During Lake George Winter Carnival’s final weekend for 2012, a group of polar swimmers relax on Shepard Park Beach before plunging into cold waters. About 65 swimmers, many in costumes, braved the waters of Lake George.
Despite fickle weather, the Lake George Winter Carnival prevailed in 2012 during its four-week run that concluded Sunday, organizers said.
The two mainstay elements for activities at the renowned winter festival — lake ice and a blanket of snow — were all but absent this year in its four-week run in February.
For a half century, the carnival has hosted a variety of races on the lake ice, as well as sled dog racing, toboggan rides and snowmobiling on thick blankets of snow.
This year, the lake never froze over as is traditional. There was also just a few dustings of snow, which never accumulated to any substantial degree.
But Mother Nature’s obstinate behavior didn’t faze Carnival volunteers, who moved some events off the lake and introduced new activities that weren’t weather dependent, event spokeswoman Nancy Nichols said.
“All the people working on the Carnival this year did an outrageous job dreaming up and conducting events that weren’t ice or snow dependent,” she said.
Whether it was turkey bowling, hula hoop contests, softball on the beach, zumba sessions or monster truck rides, visitors had plenty to do this year due to the Carnival volunteers’ creativity, she said.
The weather dampened attendance anyway, as warm weather and lack of snow cover didn’t infect the public with cabin fever, or prompt them to relate to winter activities, she said.
But he third weekend of the carnival did host robust crowds due to sunny weather and school vacation, she said.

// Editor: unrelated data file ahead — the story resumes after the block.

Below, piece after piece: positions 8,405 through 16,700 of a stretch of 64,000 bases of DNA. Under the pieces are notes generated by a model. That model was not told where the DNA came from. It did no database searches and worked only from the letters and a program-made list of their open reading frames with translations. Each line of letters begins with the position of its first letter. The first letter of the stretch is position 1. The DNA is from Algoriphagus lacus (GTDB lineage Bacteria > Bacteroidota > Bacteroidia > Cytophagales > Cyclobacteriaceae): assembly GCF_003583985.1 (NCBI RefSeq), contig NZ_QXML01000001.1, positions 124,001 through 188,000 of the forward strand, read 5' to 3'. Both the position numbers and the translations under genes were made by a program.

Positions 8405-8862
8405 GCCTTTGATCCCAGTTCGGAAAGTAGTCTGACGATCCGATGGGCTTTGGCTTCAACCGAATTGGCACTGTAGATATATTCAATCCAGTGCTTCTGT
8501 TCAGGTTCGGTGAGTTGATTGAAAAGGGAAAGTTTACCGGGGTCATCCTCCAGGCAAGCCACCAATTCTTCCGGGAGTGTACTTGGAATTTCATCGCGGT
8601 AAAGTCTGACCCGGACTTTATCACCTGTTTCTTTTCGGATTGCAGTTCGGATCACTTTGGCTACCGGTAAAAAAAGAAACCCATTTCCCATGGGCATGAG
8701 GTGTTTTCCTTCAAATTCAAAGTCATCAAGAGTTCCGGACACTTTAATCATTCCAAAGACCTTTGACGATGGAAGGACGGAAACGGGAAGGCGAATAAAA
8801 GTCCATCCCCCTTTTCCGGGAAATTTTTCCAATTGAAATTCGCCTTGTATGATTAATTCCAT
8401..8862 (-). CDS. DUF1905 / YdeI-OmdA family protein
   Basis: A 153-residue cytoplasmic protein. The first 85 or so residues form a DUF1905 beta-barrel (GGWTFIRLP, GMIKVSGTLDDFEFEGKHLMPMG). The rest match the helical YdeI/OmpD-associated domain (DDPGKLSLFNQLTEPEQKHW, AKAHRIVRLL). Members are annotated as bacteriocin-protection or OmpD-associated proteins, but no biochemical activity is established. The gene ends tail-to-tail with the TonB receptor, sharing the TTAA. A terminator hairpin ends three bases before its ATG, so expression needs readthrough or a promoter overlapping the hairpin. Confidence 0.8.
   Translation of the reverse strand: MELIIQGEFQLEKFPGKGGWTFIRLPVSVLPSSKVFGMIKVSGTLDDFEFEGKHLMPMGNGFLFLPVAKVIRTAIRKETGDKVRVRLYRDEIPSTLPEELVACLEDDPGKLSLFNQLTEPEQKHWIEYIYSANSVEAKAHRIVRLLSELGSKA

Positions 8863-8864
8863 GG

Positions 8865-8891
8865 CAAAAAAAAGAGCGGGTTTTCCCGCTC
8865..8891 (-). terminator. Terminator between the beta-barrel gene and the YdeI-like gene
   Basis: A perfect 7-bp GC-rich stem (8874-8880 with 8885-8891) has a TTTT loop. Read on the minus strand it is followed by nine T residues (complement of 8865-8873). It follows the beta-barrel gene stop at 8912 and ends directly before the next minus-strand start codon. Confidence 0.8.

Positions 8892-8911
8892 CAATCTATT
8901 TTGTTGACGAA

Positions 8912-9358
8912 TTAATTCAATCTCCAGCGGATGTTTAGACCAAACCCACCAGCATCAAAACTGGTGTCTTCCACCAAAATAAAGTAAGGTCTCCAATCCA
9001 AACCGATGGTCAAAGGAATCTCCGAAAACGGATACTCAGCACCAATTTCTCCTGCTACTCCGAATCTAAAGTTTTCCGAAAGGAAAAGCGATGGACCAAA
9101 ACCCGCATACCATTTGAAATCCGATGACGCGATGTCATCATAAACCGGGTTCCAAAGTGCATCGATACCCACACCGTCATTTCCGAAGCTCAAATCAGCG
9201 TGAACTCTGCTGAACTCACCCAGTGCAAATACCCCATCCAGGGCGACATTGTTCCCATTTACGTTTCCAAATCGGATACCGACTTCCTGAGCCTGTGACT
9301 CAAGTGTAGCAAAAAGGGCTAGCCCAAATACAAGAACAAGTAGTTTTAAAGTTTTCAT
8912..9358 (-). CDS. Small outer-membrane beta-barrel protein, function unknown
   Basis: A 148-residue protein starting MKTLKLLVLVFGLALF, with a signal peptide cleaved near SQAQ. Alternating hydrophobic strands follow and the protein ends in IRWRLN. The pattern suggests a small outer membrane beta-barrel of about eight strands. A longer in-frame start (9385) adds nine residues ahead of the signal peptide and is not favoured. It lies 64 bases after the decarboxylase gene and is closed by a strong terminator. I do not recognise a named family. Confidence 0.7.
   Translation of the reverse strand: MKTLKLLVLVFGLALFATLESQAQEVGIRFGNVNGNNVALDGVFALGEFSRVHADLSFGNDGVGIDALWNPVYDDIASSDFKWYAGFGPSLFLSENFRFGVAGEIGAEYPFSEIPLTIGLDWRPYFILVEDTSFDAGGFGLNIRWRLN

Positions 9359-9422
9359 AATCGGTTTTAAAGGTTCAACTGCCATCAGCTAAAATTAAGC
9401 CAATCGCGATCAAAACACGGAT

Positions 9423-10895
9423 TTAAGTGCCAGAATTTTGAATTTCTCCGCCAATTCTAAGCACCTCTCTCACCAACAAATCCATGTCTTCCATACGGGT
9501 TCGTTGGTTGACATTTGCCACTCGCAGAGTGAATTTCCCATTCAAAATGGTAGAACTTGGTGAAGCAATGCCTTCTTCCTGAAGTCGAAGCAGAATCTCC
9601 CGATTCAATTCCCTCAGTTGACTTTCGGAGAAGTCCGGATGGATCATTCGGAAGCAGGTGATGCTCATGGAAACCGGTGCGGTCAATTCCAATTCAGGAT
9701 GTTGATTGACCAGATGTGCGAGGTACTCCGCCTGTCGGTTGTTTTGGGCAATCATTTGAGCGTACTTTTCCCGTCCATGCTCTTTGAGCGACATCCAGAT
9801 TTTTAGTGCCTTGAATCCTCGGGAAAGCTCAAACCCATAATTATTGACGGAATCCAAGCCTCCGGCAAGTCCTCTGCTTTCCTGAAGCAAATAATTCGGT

Nichols praised the Public Works employees of both Lake George Village and Warren County, who arranged permits for relocated events, stockpiled man-made snow, and shifted logistics for the event that routinely attracts thousands.
This past weekend was relatively slow, due to light snow and wind on Saturday, and warmish weather on Sunday.
Several of the weekend’s substituted activities, non-weather-dependent, were squashed by unanticipated developments.
Carnival officials planned a beach party and Mardi Gras volleyball for Saturday, but ironically, light snow killed the concepts.
Also, the popular Tubby Tube slide —which careens down a ramp with or without snow — was foiled by thieves this past weekend, Nichols said. Someone broke into a storage shed on the beach and stole the four large heavy-duty tubes that children had enjoyed using on a setup this year in Shepard Park, Nichols said.
“Each day this year we had to work with the hand we were dealt,” she said. “The volunteers were wonderful with their positive attitudes.”
The ATV Poker Run, extended from the prior week, was well-received among vehicle enthusiasts.
Saturday’s chicken wing cookoff was popular, however, as was the polar plunge.
No less than 65 people tore into the 35-degree water at 3 p.m. Saturday, many in costume.
Nichols said whether they were dressed as pirates, aliens or comic-book heroes, they demonstrated both creativity and bravery.
Delighting the crowd, the swimmers went in and out of the water for an extended swim, she said.
Saturday, a crowd of 300 or so gathered around the Carnival beach bonfire, which has in recent years has become the fest’s signature event, Nichols said.
“Richie Ortiz and his music on guitar kept the people riveted to the Shepard Park beach after hours,” she said.
February 2012 was the first Carnival season ever to have both no ice and no snow, testing the ingenuity of Carnival staffers.
Five years ago, the lake didn’t freeze over, but the Carnival added sledding events, snow sculpture contests and ski races.
This year, really posed a challenge, she said, noting that she’s recommended planning backup kayak and paddleboat races if the weather doesn’t cooperate in February 2012.